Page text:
HAYS — With defensive efforts like Wednesday’s performance in the Class 2A state tournament opener, the Hutchinson-Trinity boys proved they don’t need an offensive explosion to be able to blow somebody out.
Trinity was just average offensively but exceptional on defense, earning a 49-23 victory over Mission Valley at Gross Memorial Coliseum.
Mission Valley went 10 of 34 from the field (29.4 percent) and just 1 of 17 from 3-point range while committing 16 turnovers.
The No. 2-seeded Celtics (21-3) move to Friday’s 4:45 p.m. semifinal to face either Pittsburg-Colgan or McLouth.
“We tend to go ahead and we can shut down people down; it’s kind of been our ammo. We spend quite a bit of time doing it,” Trinity coach Joe Hammersmith said. “Second and third quarters are big for us. We got them to turn the ball over a little bit and got a few easier buckets. It kind of kickstarted us and got us going.
“Other than that, we played OK offensively. I think we had some kids play tight, but then we had some other kids really step up and play well.”
It was tied at 7 late in the first quarter before the Celtics scored the last basket of the frame and then reeled off the first nine points of the second quarter, starting with a fastbreak dunk by Fort Hays State signee Kaleb Hammeke.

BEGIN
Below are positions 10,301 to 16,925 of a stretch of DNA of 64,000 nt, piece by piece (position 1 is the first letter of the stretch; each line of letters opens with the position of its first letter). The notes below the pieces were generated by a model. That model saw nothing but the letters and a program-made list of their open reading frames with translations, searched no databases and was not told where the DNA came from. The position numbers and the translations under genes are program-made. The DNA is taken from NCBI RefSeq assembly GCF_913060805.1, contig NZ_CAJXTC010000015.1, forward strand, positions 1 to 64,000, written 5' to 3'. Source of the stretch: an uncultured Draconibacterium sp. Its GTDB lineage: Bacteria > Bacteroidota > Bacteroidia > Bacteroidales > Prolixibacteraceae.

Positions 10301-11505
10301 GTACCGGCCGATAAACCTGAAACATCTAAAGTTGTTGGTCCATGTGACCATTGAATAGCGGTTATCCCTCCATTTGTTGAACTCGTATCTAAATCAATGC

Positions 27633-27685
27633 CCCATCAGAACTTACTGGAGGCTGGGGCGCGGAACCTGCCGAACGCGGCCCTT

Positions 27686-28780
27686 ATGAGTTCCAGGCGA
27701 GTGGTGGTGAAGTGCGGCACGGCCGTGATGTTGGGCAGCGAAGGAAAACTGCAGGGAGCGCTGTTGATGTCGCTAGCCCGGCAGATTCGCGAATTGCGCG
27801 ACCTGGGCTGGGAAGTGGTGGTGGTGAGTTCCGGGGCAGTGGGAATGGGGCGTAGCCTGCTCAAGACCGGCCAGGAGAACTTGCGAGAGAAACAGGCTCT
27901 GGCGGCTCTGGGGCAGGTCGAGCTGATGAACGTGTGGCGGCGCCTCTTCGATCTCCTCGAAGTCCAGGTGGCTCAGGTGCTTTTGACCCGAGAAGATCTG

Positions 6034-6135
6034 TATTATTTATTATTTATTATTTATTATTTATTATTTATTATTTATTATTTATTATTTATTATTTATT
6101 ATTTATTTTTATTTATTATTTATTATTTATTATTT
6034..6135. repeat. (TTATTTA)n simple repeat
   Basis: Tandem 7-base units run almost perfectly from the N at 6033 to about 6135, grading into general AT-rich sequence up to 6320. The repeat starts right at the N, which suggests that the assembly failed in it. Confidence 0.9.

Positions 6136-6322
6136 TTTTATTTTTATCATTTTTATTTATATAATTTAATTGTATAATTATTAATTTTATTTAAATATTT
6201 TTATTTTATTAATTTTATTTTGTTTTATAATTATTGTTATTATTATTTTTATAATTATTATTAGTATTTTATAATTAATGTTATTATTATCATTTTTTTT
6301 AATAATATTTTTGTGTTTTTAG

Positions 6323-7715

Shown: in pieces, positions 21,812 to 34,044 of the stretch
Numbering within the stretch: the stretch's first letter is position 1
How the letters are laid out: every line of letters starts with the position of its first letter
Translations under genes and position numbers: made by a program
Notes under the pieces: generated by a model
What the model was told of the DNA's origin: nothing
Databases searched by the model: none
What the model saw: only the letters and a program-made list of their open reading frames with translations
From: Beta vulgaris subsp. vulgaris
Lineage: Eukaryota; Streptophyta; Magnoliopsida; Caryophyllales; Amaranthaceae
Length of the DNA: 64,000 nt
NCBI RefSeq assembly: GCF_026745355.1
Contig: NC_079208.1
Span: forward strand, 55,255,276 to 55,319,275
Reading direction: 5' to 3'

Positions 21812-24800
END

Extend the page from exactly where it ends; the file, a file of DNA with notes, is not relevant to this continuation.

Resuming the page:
Hutch-Trinity outscored Mission Valley 15-3 in the second quarter to take a 24-10 lead into halftime.
“We kind of switched it up a little bit and put some more pressure on them,” Hammersmith said. “A few of our kids got going and we caused them some problems and they were turning the ball over and rushing some shots. Then we could go ahead and get going on the offensive end.”
The Celtics maintained a double-digit lead in the third quarter and took a 30-18 advantage into the fourth before opening up a 20-point lead after a 3-pointer from Alex Hammersmith and five straight points from Hammeke.
Hammeke paced Trinity with 16 points and was joined in double figures by Phillipe Manga’s 10.
Brandon Hittle led Mission Valley with eight points but battled an apparent ankle injury for most of the way after getting the Vikings off to a decent start.
“No excuses but Hittle got hurt in the first quarter and he was the one that started our momentum,” Mission Valley coach Jordan Hysten said. “He’s really been like an all-state player in the last month for us. When he went out, we lost our rhythm offensively, I felt.
“Then we just couldn’t shoot. We just couldn’t get any shots to fall unfortunately, free throws (2 of 7) or from the outside. It just wasn’t our day.”
It was the end of a breakthrough season for Mission Valley, which ended a 31-year state tournament drought. The Vikings finished 17-6.
“We haven’t had a lot of success as a program traditionally,” Hysten said. “We kind of have been building toward this. Finally kind of of broke through to get a state tournament this year. These seniors have really set the tone and hopefully we can keep it going.”